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Canada stretches win streak to six at world men’s championship

BASEL, Switzerland — Understand, Team Canada is not looking past its next assignment at the 2016 World Men’s Curling Championship, presented by Ford of Canada.

Marc Kennedy delivers a shot during Canada's win over Germany on Tuesday. (Photo, World Curling Federation/Richard Gray)

Marc Kennedy delivers a shot during Canada’s win over Germany on Tuesday. (Photo, World Curling Federation/Richard Gray)

The focus in the wake of Tuesday morning’s efficient 6-3 win over Germany’s Alexander Baumann remained firmly on a Tuesday evening assignment against a mystery Russian team that was parachuted into Basel at the last minute to replace the reportedly ill first unit.

But based on the Canadians’ performance in the past three games, it’s apparent that the team is ramping up into playoff form at St. Jakobshalle.

Canada’s record improved to 6-0, good enough for sole possession of first place in the 12-team round-robin standings. Norway’s Thomas Ulsrud is next at 4-1, while defending champ Niklas Edin of Sweden (losers of two straight), Denmark’s Rasmus Stjerne and John Shuster of the United States are all tied at 4-2.

“It’s a good feeling,” said Canadian skip Kevin Koe. “I know we were struggling a bit (on Sunday) but we found a way to win those games. And the last few games have been really good. You can just tell we’re getting better. Draw weight is still a little tricky,  but it seems to be getting a little more consistent.”

The evidence presented Tuesday morning was pretty overwhelming. The Canadians were scored at a collective 92 per cent against a struggling German team that juggled its lineup, moving Baumann to the third position, promoting Marc Muskatewitz from second to skip, and benching lead Sebastian Schweizer in favour of alternate Daniel Rothballer.

“They (Team Canada) have all the weapons, all the knowledge, all the experience,” summed up national coach Rick Lang. “Kevin calls a great game; they can make the power shots, they can make the draw shots, they’ve got it all. They just have to be careful not to beat themselves, but the way they’ve been going now, it doesn’t look like that’s going to happen.”

It was a happy family after Tuesday morning's win. From left, Jennifer Jones, Isabella and Brent Laing.

It was a happy family after Tuesday morning’s win. From left, Jennifer Jones, Isabella and Brent Laing.

Canada was never pushed very hard on Tuesday, and even when they were, players stepped up quickly to put out fires. In the second end, for instance, Canadian vice Marc Kennedy made a marvellous double-raise double takeout (watch it by clicking here) to erase a German threat, leading to a Canadian blank.

The next end, Canada pounced on a series of German misses to score three and never surrendered the lead thereafter. Germany would score two in the fourth, but in the sixth, a double-takeout by Hebert, followed by a precision hit-and-roll from second Brent Laing led to a Canadian insurance deuce.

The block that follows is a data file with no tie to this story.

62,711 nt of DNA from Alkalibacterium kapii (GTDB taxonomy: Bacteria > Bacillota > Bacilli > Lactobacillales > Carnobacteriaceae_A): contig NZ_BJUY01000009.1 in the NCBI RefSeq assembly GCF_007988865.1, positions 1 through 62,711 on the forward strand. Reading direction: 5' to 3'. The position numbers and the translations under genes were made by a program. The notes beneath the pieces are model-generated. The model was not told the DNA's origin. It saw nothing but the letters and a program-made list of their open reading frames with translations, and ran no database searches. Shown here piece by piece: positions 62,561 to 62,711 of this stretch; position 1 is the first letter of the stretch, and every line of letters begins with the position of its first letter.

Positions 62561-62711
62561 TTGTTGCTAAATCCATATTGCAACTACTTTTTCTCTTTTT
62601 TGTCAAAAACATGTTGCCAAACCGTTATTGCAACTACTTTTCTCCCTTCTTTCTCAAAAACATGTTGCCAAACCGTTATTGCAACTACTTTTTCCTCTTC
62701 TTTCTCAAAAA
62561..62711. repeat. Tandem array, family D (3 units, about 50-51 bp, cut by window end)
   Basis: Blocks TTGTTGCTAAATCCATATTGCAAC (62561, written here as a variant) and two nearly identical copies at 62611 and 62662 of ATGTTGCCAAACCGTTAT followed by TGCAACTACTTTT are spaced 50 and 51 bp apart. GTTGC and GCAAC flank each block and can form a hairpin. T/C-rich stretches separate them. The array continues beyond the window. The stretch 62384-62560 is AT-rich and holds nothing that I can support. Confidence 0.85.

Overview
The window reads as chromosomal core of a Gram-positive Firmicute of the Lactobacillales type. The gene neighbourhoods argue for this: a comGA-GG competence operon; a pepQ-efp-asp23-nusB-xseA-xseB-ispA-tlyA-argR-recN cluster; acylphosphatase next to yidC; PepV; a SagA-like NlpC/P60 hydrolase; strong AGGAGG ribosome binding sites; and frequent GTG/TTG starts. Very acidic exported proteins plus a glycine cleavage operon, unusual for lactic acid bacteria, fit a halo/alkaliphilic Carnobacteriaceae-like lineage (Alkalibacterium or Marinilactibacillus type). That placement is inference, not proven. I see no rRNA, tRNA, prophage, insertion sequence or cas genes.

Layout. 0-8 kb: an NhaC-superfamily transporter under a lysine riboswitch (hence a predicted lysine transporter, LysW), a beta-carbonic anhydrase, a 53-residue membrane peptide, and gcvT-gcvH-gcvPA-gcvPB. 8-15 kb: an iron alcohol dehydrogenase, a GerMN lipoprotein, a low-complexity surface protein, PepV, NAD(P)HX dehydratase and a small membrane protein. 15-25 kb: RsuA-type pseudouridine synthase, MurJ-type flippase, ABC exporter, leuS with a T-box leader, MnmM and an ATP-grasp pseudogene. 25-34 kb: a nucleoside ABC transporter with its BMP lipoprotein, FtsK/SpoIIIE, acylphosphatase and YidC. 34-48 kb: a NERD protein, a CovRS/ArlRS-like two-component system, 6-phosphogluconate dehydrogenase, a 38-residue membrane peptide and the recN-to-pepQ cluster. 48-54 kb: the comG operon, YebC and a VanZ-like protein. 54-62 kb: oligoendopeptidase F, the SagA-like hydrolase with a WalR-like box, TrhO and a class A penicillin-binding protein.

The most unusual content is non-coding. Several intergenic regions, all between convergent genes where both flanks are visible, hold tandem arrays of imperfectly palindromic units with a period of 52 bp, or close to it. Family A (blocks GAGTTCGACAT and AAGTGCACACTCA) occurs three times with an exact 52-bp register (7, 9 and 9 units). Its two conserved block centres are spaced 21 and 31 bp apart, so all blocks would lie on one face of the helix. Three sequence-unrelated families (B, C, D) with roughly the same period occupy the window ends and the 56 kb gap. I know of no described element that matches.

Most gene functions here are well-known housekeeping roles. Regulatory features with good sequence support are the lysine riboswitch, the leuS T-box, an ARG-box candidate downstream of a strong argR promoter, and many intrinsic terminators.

You see the theme here — the whole lineup was contributing big shots, and Koe’s job was relatively easy.

“We played well, and we put a lot of pressure on them,” agreed Koe. “They made some really good shots in the first few ends; I’d never played them or really seen much of them, and we didn’t know what to expect from their record. But they came out and made everything. But we stayed patient, which was good. And we were always in control.”

The Russians, who had the bye on Tuesday morning, have surprised many with a pair of wins in five games, despite not arriving here until the day before practices to replace the more familiar unit skipped by Andrey Drozdov. The skip of the team in Basel, Alexey Tselousov, has some experience — he played second for Drozdov in 2013 at Victoria — but for the most part, the team is a mystery.

Which is why Koe will take nothing for granted, even with his own team playing so well.

“You have to expect the worst, that they’ll play really well against you,” said Koe. “I’ve seen a bit of the Russians this week and the skip seems to be making a lot of shots. I know they’ve won a couple games, they beat Scotland, so obviously they’re playing well. You just have to assume they’ll keep playing well.”

Here is the remainder of Canada’s round-robin schedule, with the broadcast plans (all times ET):

April 5 — vs. Russia (Alexey Tselousov), 1 p.m. (TSN 1/3)
April 6 — vs. South Korea (Kim Soo Hyuk), 3 a.m. (non-televised)
April 6 — vs. Sweden (Niklas Edin), 8 a.m. (TSN 1/3/5)
April 7 — vs. Norway (Thomas Ulsrud), 3 a.m. (TSN full network)
April 7 — vs. Switzerland (Sven Michel), 1 p.m. (TSN 1)

For Team Canada updates, go to www.curling.ca. Follow us on Twitter, @curlingcanada.

For live scoring, standings and team lineups from the 2016 World Men’s Curling Championship, presented by Ford of Canada, go to: http://www.worldcurling.org/wmcc2016

The French version of this story will be posted as soon as possible at http://www.curling.ca/?lang=fr